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Prompt insertion of tympanostomy tubes in infants and toddlers with persistent middle ear effusion did not improve developmental outcomes at 9–11 years of age
  1. Morten Lindbaek, MD
  1. University of Oslo,
 Oslo, Norway

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 Q In infants and toddlers with persistent middle ear effusion, is prompt insertion of tympanostomy tubes (ITTs) more effective than delayed ITTs for developmental outcomes at 9–11 years of age?

    Clinical impact ratings GP/FP/Primary care ★★★★★★☆ Paediatrics ★★★★★★☆ Surgery—ear nose throat ★★★★★★☆


    Embedded ImageDesign:

    randomised controlled trial.

    Embedded ImageAllocation:


    Embedded ImageBlinding:

    blinded (outcome assessors, data analysts, and {data collectors}).*

    Embedded ImageFollow up period:

    up to 11 years.

    Embedded ImageSetting:

    2 hospitals and 6 paediatric group practices in or near Pittsburgh, USA.

    Embedded ImagePatients:

    429 children (about 58% boys) who were 2 months to 3 years of age and met 1 of the following criteria: persistent bilateral middle ear effusion for 90 days, persistent unilateral effusion for 135 days, or intermittent effusion for specified proportions of longer periods (eg, intermittent bilateral effusion ⩾121 days during a 180 day period, or intermittent unilateral effusion ⩾181 days during a 270 day period).

    Embedded ImageIntervention:

    prompt ITTs (n = 216) or delayed ITTs if effusion persisted (6 mo for bilateral effusion or 9 mo for unilateral effusion) (n = 213).

    Embedded ImageOutcomes:

    48 developmental measures (see

    Embedded ImagePatient follow up:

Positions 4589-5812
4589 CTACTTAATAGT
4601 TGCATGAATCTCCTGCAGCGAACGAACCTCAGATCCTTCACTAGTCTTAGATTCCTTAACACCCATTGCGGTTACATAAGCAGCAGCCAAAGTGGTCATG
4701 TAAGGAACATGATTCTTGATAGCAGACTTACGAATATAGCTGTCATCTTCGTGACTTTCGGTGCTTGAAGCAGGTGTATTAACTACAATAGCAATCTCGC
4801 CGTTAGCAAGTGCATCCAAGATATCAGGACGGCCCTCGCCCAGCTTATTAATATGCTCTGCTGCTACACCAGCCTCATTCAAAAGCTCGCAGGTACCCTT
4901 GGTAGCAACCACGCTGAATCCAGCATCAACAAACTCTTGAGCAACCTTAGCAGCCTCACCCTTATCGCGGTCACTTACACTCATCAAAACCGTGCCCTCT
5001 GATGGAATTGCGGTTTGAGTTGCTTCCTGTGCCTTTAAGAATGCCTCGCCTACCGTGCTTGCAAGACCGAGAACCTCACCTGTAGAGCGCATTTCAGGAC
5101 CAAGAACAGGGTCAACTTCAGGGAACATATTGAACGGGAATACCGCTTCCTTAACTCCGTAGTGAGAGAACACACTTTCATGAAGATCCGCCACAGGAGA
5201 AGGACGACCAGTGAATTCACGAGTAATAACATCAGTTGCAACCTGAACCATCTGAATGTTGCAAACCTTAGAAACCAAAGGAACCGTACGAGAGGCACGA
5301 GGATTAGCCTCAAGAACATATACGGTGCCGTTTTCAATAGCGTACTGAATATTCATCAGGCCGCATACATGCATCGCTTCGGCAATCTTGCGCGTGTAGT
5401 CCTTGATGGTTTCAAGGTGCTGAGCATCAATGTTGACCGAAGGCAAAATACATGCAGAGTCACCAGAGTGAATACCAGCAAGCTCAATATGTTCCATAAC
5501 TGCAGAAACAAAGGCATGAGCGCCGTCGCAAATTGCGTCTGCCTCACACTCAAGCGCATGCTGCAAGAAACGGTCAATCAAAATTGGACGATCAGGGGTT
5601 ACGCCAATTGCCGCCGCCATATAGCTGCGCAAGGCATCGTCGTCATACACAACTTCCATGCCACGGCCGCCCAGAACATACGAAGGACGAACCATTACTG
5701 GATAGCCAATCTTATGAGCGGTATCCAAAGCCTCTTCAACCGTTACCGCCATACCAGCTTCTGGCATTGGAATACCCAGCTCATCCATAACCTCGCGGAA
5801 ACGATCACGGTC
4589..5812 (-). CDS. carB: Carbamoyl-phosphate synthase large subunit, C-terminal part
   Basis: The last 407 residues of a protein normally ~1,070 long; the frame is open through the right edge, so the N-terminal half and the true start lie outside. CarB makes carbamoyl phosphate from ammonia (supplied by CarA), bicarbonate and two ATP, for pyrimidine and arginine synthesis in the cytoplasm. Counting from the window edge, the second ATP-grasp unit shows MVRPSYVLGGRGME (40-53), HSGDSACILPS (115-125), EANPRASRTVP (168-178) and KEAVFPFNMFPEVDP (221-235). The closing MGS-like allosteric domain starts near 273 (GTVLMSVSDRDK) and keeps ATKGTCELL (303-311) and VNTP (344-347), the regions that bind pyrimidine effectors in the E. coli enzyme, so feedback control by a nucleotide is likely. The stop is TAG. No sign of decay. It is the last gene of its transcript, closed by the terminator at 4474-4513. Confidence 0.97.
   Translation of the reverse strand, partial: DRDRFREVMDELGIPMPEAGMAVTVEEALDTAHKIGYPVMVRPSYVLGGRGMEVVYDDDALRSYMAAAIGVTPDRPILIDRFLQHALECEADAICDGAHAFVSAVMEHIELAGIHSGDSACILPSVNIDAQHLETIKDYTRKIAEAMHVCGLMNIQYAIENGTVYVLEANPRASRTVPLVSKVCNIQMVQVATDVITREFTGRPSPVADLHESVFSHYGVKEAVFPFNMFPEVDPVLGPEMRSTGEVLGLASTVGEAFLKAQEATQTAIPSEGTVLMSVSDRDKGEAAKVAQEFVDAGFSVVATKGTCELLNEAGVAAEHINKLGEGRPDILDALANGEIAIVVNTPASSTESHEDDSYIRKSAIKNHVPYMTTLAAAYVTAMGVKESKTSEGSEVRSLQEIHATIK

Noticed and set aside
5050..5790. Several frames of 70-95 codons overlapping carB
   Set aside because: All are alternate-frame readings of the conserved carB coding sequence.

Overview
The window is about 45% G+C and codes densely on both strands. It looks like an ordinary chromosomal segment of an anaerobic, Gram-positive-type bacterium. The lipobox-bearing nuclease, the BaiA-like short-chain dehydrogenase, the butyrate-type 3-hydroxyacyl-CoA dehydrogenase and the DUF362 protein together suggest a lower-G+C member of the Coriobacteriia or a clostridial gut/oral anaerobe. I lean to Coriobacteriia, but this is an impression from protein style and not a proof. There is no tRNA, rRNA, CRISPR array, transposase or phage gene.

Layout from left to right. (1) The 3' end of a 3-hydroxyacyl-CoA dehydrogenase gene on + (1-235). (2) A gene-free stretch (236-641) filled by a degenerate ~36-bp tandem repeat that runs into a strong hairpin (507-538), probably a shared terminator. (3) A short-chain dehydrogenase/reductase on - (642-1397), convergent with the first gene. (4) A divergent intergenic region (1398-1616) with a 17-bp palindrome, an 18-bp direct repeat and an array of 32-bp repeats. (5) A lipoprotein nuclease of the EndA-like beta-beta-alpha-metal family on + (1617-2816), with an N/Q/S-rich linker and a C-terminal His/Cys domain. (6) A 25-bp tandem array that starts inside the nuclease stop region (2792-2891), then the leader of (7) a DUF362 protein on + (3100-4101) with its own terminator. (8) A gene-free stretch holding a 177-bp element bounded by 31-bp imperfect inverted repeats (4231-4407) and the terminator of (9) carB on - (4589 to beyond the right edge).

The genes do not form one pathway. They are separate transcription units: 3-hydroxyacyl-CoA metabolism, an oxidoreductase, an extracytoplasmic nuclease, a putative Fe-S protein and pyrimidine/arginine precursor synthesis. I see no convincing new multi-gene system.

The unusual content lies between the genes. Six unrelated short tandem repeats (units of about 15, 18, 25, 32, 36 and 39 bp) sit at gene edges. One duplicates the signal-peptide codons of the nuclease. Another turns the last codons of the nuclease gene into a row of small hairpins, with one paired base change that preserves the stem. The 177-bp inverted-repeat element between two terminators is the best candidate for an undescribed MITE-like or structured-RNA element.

91% (intention to treat analysis).


    At the time of testing, 84% of children in the prompt treatment group and 45% of children in the delayed treatment group had undergone tube insertion. Groups did not differ for the 48 developmental measures except for Total Problems score by parent’s rating, which favoured the delayed treatment group (mean score difference 2 points, 95% CI 0.1 to 4.8). See table at


    In infants and toddlers with persistent middle ear effusion, prompt insertion of tympanostomy tubes was not more effective than delayed insertion for developmental outcomes at 9–11 years.


    The study by Paradise et al has made an important contribution to the understanding of the developmental consequences of otitis media with effusion. This study is the latest evidence to show that a conservative wait-and-see approach will give the best outcome in children ⩽3 years of age, avoiding unnecessary operations. Although some small differences were found, none of them can be considered clinically significant and all of them favoured the delayed treatment group. Berman stated that this study is the end of an otitis research era.1

    The study has some important limitations. 45% of children in the control group received ITTs compared with 84% in the intervention group. This is explained by the fact that in the delayed treatment group, only patients whose effusion failed to clear spontaneously were provided with ITTs. Accordingly, the spontaneous recovery rate of effusion was considerable. The 2 possible confounders—use of antibiotics and rates of (adeno)tonsillectomies in each group—seem to be ruled out because {the criteria for antiobiotic use were equal for both groups and the number of (adeno)tonsillectomy rates low and equal among the groups}*.

    How will these findings affect my practice? I will continue to follow up my otitis prone children carefully and liberally refer them to ear, nose, and throat specialists. The new American guidelines,2 based in part on the Paradise studies, state that ITTs are indicated if a persistent hearing loss of 40 dB is found, a speech or language delay is diagnosed, or a structural abnormality of the ear drum is found. More emphasis on measuring hearing loss in these children remains to be a challenge, especially in children under 4 years. Children with persistent middle ear effusion should be referred to audiologists to measure possible hearing loss before considering ITTs.

    *Information provided by author.


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    • * See glossary.

    • Information provided by author.

    • For correspondence: Dr J L Paradise, Children’s Hospital of Pittsburgh, Pittsburgh, PA, USA. jpar{at}

    • Sources of funding: National Institute of Child Health and Human Development; Agency for Healthcare Research and Quality; University of Pittsburgh Competitive Medical Research Fund; Children’s Hospital of Pittsburgh Research Advisory Committee; GlaxosmithKline; Pfizer.